Sultans of the Street - Young People's Theatre - Toronto, ON - *** (out of 5 stars)
Written by Anusree Roy, Directed by Nina Lee Aquino
Runs until May 15th, 2014
Sultans of the Street first presents a colourful world of the streets of India before slowly revealing pieces of information that show the dark side lying underneath all the floating coloured sheets (in a beautiful and versatile set by Camelia Koo). When two brothers (Ali Momen and Colin Doyle) skip school to fly kites, they encounter siblings (Mina James and Richard Lee) dressed up in costumes, begging on the street. The brothers are intrigued but discover the siblings giving the money they've "earned" to th
eir "Aunty" (Zorana Sadiq) before Aunty catches the brothers in a lie and blackmails them to work for her.
The new play does not shy away from a controversial subject into a world I know little about (and I imagine the intended audience sitting here in Toronto isn't that knowledgable about either), and presents the street life of exploited children in a matter-of-fact way. While the machinations of the plot tend to bog down the dramatic flow of the overall play, there's a lot of chilling information being introduced for us to take in before we get the true verity of the situation.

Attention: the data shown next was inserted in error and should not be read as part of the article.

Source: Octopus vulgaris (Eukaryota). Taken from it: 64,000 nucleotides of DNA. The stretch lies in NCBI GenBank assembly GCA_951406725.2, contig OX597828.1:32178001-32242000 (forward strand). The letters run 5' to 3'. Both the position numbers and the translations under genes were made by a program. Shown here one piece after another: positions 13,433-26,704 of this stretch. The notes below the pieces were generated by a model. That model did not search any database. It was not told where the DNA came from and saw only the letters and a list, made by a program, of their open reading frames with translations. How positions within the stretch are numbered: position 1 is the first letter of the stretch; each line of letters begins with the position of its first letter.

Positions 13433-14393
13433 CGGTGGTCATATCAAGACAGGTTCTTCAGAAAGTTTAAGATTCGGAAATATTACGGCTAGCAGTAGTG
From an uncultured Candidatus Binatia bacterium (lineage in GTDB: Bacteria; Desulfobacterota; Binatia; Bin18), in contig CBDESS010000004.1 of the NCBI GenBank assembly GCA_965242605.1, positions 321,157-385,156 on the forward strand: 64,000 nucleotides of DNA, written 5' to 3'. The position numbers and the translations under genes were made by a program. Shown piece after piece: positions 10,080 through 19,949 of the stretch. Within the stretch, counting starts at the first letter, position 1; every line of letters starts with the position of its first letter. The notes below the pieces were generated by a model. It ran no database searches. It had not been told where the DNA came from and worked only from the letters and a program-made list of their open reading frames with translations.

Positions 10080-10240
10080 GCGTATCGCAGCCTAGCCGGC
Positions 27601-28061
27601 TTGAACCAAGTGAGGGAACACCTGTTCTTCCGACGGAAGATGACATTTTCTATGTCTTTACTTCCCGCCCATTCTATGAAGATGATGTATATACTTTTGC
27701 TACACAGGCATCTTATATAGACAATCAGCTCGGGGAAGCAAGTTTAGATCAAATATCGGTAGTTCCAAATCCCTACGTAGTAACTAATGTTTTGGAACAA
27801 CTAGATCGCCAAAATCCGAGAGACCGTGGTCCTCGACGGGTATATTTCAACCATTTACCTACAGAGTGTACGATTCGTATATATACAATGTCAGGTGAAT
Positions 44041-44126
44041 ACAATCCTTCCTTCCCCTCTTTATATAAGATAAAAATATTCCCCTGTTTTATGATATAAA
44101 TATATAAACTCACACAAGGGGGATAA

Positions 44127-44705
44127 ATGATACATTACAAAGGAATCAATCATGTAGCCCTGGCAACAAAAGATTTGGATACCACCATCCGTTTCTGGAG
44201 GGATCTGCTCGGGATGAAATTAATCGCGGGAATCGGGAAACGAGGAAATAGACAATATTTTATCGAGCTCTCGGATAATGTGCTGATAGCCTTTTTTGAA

Did I mention this is theatre for young people? Ultimately, there's a hopefulness to the play as things get worse for the brothers, who try to convince the siblings that their way-of-life under Aunty's exploitation isn't their only option.
There's a boldness to Roy presenting the dark hard facts in such a plain, this-is-the-way-it-is way, and with some beautiful sweet moments between the siblings under the stars (and the shelter of umbrellas), where death and their sad situation are just accepted, gives the whole situation a heartening reality check. The story does not soften things or talk down to the intended young audience, but it is quite an eye-opener for adults alike.
Nina Lee Aquino keeps things balanced with some amusing double casting with Sadiq playing multiple roles as the adults who pass these street kids, all in silly costumes, and Momen and Doyle have a nice brotherly rapport that highlights the imbalance of power within the brothers (that eventually leads to their troubles) while also showcasing the protective love they hold. James and Lee’s moments under the umbrellas are sweet and moving.
While the pacing and careful reveals tended to slow down the drama and over-spelled things out, there’s also something to be said for presenting such a difficult subject matter without moral judgement.
Photo by Cylla von Tiedemann
Vance at http://tapeworthy.blogspot.com
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